These days, parents aren’t worried about empty nest syndrome. Many ‘kids’ come back to live with their parents after college, while in their late twenties, and beyond. The Boomerang Generation needs to lean on mom and dad due to the wake of the recession. It has an emotional impact on the kids but financially affects parents. When the kids come back, you’ll need to find ways to stretch your dollars.
Some parents are more optimistic, hoping their child’s return is momentary. In bad scenarios, however, a boomerang kid could live with their parents for years, which chips away at a parent’s ability to save, all the more reason to start saving today. Review several options and schedule a meeting with a financial counselor. Depending on your situation, you may want to make very conservative or more daring money moves.
Invest in a 401k
Investing in a 401 is smart because it involves pre-tax funds. Technically, you can place more money towards saving since you would not see that money otherwise. Even better, some employees have employers match the 401k donation. Since those who prematurely draft the funds get penalized, it’s best to use this as a retirement fund rather than a last-minute place to find extra funds to aid a boomerang child.
Have Them Share Costs
If your kid is immediately bankrupt, there is little they can do to help out. Therefore, they should do other things to compensate, such as clean the home and do household chores for the family. Otherwise, tell them they need to get a part time job, regardless of their future career aspirations, to help fund the added costs of the household. Some parents feel sorry for kids in a bad predicament, but it’s more helpful to focus on doing things that will build their confidence as well as help them make money.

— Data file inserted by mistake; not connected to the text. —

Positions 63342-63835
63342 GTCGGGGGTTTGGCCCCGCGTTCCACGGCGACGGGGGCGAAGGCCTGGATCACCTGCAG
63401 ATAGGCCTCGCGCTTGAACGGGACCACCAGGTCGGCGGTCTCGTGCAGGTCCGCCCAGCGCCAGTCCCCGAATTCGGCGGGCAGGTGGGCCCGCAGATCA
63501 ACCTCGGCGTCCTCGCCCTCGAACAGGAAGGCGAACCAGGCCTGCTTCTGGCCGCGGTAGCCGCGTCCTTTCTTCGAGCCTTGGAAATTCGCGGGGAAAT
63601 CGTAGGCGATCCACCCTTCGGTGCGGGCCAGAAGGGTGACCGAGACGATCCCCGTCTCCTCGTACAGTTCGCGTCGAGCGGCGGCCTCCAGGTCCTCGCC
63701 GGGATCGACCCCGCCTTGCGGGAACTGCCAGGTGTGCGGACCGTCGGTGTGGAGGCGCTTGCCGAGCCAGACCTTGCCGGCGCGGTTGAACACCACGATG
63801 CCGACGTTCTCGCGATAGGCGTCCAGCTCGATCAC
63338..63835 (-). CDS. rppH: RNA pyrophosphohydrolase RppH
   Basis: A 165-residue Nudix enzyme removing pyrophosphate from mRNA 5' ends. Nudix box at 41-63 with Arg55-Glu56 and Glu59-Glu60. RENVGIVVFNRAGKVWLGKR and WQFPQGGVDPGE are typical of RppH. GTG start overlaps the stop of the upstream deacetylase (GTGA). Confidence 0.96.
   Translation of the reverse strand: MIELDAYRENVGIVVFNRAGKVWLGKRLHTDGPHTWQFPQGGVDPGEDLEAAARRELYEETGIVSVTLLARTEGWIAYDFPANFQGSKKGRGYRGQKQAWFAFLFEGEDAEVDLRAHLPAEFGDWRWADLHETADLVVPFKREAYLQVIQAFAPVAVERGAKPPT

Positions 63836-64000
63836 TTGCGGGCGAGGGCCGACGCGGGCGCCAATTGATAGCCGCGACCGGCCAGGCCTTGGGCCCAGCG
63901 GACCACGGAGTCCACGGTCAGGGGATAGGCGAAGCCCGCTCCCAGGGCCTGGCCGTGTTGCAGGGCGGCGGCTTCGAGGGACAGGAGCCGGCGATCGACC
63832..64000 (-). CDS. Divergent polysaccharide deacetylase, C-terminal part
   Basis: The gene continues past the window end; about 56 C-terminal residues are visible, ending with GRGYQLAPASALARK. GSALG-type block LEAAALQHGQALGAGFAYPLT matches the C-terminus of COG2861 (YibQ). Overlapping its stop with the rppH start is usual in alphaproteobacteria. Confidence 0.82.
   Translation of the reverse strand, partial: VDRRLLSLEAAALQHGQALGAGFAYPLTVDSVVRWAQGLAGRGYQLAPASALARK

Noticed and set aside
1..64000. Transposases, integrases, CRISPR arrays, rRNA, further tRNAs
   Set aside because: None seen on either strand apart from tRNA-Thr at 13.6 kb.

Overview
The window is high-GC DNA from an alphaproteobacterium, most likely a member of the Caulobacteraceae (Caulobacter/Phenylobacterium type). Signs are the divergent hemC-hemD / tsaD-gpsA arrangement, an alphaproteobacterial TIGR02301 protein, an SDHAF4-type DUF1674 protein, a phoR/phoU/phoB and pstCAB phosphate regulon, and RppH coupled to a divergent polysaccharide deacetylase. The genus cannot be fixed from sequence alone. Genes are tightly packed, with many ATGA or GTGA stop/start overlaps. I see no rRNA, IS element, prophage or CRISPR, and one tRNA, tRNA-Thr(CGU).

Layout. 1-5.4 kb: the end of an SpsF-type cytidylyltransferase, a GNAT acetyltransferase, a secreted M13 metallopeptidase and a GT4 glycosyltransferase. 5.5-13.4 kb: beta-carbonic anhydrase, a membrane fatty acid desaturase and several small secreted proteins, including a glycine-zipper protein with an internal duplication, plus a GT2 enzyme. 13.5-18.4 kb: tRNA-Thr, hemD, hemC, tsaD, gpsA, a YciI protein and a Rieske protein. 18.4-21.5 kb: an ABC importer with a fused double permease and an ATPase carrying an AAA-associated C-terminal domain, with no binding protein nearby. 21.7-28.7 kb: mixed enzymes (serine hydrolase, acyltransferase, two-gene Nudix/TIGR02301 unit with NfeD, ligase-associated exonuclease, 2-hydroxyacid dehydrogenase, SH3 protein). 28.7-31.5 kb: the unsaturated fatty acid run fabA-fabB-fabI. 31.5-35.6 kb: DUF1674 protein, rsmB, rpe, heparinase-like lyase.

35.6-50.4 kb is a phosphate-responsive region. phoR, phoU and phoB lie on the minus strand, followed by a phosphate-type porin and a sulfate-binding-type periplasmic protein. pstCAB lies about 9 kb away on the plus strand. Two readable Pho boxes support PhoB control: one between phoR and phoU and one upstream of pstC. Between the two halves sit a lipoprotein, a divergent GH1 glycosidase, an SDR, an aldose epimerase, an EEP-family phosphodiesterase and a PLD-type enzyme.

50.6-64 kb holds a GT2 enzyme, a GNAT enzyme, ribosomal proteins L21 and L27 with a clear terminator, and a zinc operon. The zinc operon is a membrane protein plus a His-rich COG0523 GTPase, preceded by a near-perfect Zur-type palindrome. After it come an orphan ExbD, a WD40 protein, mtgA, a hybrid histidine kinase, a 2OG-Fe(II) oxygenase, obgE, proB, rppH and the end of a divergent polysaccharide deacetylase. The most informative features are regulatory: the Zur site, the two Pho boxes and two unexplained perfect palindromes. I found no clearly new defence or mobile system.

Work on Your Own Vehicle
Next only to your home, the automobile is the household’s biggest expense. It pays to maintain your car and helps save if you know how to change your oil and address minor repairs. In the very least, a car manual will help you understand your vehicle. Get your hands on a Mercedes auto manual or other vehicle resources that provide you with the mechanical knowledge to save. Start learning your own vehicle and understanding the costs related to repairs and labor.
Stop the Spending
In addition to saving, the household needs to stop the superfluous spending, which may include going out to eat, making impulse purchases, or taking yearly vacations. Additionally, start clipping coupons, joining buyer’s clubs, and only buying what’s needed and preferably when such items are on sale. Also, stop paying interest on used credit cards. Be sure to pay off the principal amount each month.
Prolong Social Security
Some elders are set on receiving social security funds at a certain age when they retire. As suggested by the presence of your adult child, things change. So, rather than plan on collecting, start estimating to receive the funds later. Deferring the money will increase the number of received funds in the future. Of course, you’ll likely need to supplement this decision with postponing retirement or getting a part-time job to compensate for the lack of social security funds. You don’t want to start pulling from your savings!
Have Them Stay Longer
The ideal situation features a happy, grown child who is financially stable and out of the home. What causes the boomerang effect, however, is financial instability which occurs when the child moves out too early. Even when it seems they are back on their feet with a full-time job, have them stay in the home longer, placing money in a savings account versus going out with friends, going on dates, etc. It may be uncomfortable now but a longer stay ensures they won’t have to return later, despite another future layoff, etc.
No Personal Loans
It’s no surprise that moving back to one’s home is emotionally devastating. And an adult child will do much to avoid the situation, such as ask for a personal loan so they maintain their present apartment or home. Don’t give in and provide personal loans, however, since it only enables an out of work or immature adult to stay in a bad situation versus doing something to improve it. In a more lenient scenario, you may strike a deal with them, stating you will provide them with added monthly funds if they get a part time job and show an effort to improve their own predicament.
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